Abstract 2301: Frail Elderly Patients at Increased Risk for Mortality and Prolonged Institutional Care After Cardiac Surgery
Patients referred for cardiac surgery are increasingly older, but chronological age does not always capture biological age. This study assessed frailty, as a functional parameter of biological age, as a predictor of mortality or prolonged institutional care. Functional measures of frailty and clinical preoperative data were collected for all cardiac surgery patients at a single center (2004 –2007). Based on the Katz Index of Activities of Daily Living, frailty was defined as any impairment in feeding, bathing, dressing, transferring, toileting, continence, or ambulation, or dementia. The impact of frailty on in-hospital mortality or institutional discharge (other hospital or nursing facility) was assessed with multivariate logistic regression. The interaction of frailty and age was examined, with non-frail patients age<70 as the referent group.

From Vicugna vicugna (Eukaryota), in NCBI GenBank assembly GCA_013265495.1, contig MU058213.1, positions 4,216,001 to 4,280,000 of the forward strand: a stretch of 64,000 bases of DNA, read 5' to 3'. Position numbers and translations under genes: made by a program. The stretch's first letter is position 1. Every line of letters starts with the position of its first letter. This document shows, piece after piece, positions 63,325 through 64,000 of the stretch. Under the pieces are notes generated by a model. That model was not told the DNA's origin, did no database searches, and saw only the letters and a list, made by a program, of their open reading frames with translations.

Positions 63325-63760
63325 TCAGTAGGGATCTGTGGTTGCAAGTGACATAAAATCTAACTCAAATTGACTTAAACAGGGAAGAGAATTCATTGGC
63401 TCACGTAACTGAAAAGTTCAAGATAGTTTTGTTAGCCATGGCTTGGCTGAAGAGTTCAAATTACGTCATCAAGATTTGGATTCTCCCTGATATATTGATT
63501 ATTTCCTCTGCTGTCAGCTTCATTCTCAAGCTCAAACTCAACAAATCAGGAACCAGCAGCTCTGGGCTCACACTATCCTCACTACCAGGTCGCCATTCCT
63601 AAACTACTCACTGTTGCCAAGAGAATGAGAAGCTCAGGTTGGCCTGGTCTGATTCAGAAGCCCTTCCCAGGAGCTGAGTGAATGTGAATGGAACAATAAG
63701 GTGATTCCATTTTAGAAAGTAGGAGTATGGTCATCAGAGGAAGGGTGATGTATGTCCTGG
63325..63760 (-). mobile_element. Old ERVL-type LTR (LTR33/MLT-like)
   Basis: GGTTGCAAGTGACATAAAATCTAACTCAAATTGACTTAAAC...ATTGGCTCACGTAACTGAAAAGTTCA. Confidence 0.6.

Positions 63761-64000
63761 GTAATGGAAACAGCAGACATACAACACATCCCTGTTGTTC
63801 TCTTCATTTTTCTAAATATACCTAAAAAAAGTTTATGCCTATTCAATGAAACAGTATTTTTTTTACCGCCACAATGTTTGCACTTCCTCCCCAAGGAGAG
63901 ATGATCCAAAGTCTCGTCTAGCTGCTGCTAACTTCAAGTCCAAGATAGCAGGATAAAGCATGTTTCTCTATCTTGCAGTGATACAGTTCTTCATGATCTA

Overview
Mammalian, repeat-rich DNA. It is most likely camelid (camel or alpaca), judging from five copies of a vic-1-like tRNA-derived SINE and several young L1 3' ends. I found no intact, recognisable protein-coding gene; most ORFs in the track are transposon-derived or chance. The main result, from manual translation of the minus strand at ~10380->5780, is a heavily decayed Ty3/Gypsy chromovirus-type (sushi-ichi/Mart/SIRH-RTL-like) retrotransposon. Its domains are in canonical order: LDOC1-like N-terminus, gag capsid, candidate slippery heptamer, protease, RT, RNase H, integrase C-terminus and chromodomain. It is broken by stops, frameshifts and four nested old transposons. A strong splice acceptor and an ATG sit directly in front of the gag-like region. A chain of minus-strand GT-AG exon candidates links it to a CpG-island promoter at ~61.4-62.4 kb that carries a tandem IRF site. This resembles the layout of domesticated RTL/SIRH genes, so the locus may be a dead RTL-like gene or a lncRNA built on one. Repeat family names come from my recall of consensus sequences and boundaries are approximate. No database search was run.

Results: Of 3096 patients, 133 (4.3%) were frail. Frail patients were older, more likely to be female, have COPD, CHF, EF<40%, recent MI, pre-operative renal failure, cerebrovascular disease, greater acuity, and more complex operations (p<0.05). Frail patients experienced higher rates of mortality, sepsis, delirium, post-operative renal failure, and transfusion (p<0.001). A greater proportion of frail patients than non-frail patients (49% vs. 9%) were discharged to a setting other than home. In the risk-adjusted models, frailty was an independent predictor of mortality (OR 1.8, 95% CI 1.0 –3.2) or institutional discharge (OR 6.4, 95% CI 4.1–9.9). Furthermore, frail elderly (age≥70) patients had greater risk of institutional discharge (OR 22.7, CI 12.4 – 41.7) than frail younger patients (OR 6.5, CI 3.4 –12.5) or non-frail elderly patients (OR 3.5, CI 2.6 – 4.6). Similarly, frail elderly patients had greater risk of mortality (OR 4.0, CI 1.9 – 8.1) than frail younger patients (OR 1.9, CI 0.8 – 4.7) or non-frail elderly patients (OR 2.4, CI 1.7–3.5). Frailty was an independent predictor of in-hospital mortality and prolonged institutional care. Frailty combined with older age further discriminated those at highest risk. Special consideration should be given to the management of frail elderly patients who have surgical cardiac disease.